The Associated Press LYON, France (AP) — The call came at night and was chilling.
“You listen, but you don’t speak,” the man on the other end said. “We’ve come in two work teams, two work teams just for you.”
In her first one-on-one interview since her husband’s disappearance in China, the wife of the former head of Interpol described the threatening phone call that prompted authorities in the French city where the international law enforcement agency is headquartered to place her under police protection.
French authorities are still trying to determine whether China did indeed, as the mysterious caller threatened, dispatch agents to get to Grace Meng, the wife of Meng Hongwei. But she has good reason to be fearful: Speaking out about the fate of her high-profile husband risks China’s ire and, she said, is putting her “in great danger.”
However, she hopes that doing so will help other families in similar circumstances.
“He has disappeared for so long and nobody has given me any information or told me where he has gone. This is very common now in China,” she told The Associated Press during an interview. “I feel like I have a responsibility to stand up. Only when you’ve been through this much pain can you understand that even more people have been suffering.”
Meng Hongwei — who was China’s vice minister of public security while also leading Interpol — vanished while on a trip to China late last month. A longtime Communist Party insider with decades of experience in China’s sprawling security apparatus, the 64-year-old is the latest high-ranking official to fall victim to a sweeping purge against allegedly corrupt or disloyal officials under President Xi Jinping’s authoritarian administration.
Speaking to the AP late Monday at a hotel in Lyon, the French city where she lives and Interpol is based, Grace Meng said she had put their two boys to bed when she got the threatening call. It was one week after her last contact with her husband. On Sept, 25, he sent her from China an emoji of a knife — suggesting to her he was in danger.
The man who called her on her mobile phone spoke in Chinese, she said. She said the only clue he gave about his identity was saying that he used to work for Meng, suggesting that the man was part of China’s security apparatus. He also said he knew where she was.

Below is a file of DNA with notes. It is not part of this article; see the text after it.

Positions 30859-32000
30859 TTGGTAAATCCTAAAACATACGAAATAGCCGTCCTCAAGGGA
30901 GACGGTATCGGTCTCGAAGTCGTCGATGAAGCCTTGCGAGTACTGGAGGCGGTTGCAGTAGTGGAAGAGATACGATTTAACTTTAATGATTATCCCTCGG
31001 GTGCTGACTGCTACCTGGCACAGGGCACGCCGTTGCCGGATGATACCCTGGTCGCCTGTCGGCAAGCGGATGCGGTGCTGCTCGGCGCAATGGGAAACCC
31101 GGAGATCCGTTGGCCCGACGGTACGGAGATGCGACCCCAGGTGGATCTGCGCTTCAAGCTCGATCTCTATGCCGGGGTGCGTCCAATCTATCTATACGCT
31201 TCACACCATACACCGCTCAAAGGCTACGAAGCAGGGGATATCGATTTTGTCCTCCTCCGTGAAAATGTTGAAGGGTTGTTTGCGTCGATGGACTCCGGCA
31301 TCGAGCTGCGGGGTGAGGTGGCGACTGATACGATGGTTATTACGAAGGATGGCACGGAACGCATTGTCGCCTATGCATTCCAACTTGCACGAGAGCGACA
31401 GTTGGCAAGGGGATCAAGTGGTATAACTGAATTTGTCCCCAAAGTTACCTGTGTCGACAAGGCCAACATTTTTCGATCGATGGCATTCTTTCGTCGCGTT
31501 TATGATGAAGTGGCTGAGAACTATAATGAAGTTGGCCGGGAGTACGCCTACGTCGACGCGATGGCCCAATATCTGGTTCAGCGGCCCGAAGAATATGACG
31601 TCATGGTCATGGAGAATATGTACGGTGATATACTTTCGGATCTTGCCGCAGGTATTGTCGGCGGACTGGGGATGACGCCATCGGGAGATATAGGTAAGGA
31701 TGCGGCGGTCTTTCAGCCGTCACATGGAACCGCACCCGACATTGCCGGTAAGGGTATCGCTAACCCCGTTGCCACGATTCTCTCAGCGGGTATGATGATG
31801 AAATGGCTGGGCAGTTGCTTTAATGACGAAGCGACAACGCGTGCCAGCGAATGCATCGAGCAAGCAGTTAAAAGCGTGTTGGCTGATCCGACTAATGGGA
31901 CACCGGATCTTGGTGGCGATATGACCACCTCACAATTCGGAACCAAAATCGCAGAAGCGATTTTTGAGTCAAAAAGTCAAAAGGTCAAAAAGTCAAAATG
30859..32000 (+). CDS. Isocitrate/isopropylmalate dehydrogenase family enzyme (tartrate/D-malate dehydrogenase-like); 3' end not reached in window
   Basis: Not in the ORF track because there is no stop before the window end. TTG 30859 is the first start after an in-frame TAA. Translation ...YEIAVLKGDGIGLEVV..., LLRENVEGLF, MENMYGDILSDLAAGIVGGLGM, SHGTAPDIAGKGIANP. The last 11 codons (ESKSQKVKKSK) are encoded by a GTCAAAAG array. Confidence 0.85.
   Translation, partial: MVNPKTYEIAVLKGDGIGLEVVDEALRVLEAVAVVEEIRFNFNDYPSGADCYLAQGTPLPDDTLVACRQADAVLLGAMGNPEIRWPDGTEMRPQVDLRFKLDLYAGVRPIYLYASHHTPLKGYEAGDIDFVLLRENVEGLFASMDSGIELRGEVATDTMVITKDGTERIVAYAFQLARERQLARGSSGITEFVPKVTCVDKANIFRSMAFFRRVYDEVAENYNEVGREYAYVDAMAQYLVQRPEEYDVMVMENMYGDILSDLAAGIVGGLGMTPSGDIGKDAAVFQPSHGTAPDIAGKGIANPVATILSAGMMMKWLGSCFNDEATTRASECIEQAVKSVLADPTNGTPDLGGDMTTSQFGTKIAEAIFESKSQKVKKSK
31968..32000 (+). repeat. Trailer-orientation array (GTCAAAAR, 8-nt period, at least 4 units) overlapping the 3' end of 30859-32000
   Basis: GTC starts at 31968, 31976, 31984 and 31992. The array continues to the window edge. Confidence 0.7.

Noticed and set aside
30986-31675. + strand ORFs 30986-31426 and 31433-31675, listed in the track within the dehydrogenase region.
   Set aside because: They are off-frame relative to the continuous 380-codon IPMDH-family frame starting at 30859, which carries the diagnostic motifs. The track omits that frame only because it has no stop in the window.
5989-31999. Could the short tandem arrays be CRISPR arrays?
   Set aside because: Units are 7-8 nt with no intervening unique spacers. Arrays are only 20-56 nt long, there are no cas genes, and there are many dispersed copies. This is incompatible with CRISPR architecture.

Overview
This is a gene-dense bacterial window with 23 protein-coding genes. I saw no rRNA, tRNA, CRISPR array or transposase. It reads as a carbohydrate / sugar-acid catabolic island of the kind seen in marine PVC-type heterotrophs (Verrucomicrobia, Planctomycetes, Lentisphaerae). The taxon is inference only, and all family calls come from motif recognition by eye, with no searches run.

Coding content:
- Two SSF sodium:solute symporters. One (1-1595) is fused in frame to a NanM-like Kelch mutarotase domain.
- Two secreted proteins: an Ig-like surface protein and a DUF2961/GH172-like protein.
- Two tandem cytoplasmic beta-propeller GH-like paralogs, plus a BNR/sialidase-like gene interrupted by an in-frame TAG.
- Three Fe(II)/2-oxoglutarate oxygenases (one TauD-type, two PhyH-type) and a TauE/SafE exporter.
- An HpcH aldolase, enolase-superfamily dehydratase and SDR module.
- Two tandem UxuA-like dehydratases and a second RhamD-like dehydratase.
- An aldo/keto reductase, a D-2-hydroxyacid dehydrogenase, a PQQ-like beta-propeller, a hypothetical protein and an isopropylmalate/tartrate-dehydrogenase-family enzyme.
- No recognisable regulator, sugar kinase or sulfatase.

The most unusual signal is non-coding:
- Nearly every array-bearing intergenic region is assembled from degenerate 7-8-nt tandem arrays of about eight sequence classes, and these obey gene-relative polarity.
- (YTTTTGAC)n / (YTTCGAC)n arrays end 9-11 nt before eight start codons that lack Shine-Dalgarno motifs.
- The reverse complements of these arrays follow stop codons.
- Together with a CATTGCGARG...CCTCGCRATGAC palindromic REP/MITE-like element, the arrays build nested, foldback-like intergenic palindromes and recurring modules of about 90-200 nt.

“Just imagine: My husband was missing, my kids were asleep, all my other phones weren’t working, and that was the only call I got. I was so frightened,” she said.
By speaking out about her husband’s fate, she has taken a step practically unheard of in Chinese politics, where such moves are seen as confrontational.
The Chinese Foreign Ministry did not immediately respond to a request for comment late Tuesday in Beijing.
Chinese authorities said Monday that Meng Hongwei is being lawfully investigated for taking bribes and other crimes that were a result of his “willfulness.” Hours earlier, Interpol said Meng had resigned as the international police agency’s president. It was not clear whether he did so of his own free will.
His wife suggested that the bribery accusation is just an excuse for a lengthy detention.
“As his wife, I think he’s simply incapable of this,” she said. She said she would be willing to make their bank accounts public.
She refused to provide her real name to the AP, saying she was too afraid for the safety of her relatives in China. It is not customary for Chinese wives to adopt their husbands’ names. Mrs. Meng said she has done so now to show her solidarity with her husband. Her English name, Grace, is one she has long used, she said.
A French judicial official, speaking on condition of anonymity, confirmed to the AP that police are investigating the threat against her, but said the probe has yet to determine whether there were indeed Chinese teams sent to Lyon.
China’s move to go after the Interpol president, an official with international standing, was unusually audacious even for an administration that under Xi’s leadership has sought to assert its interests more aggressively on the global stage.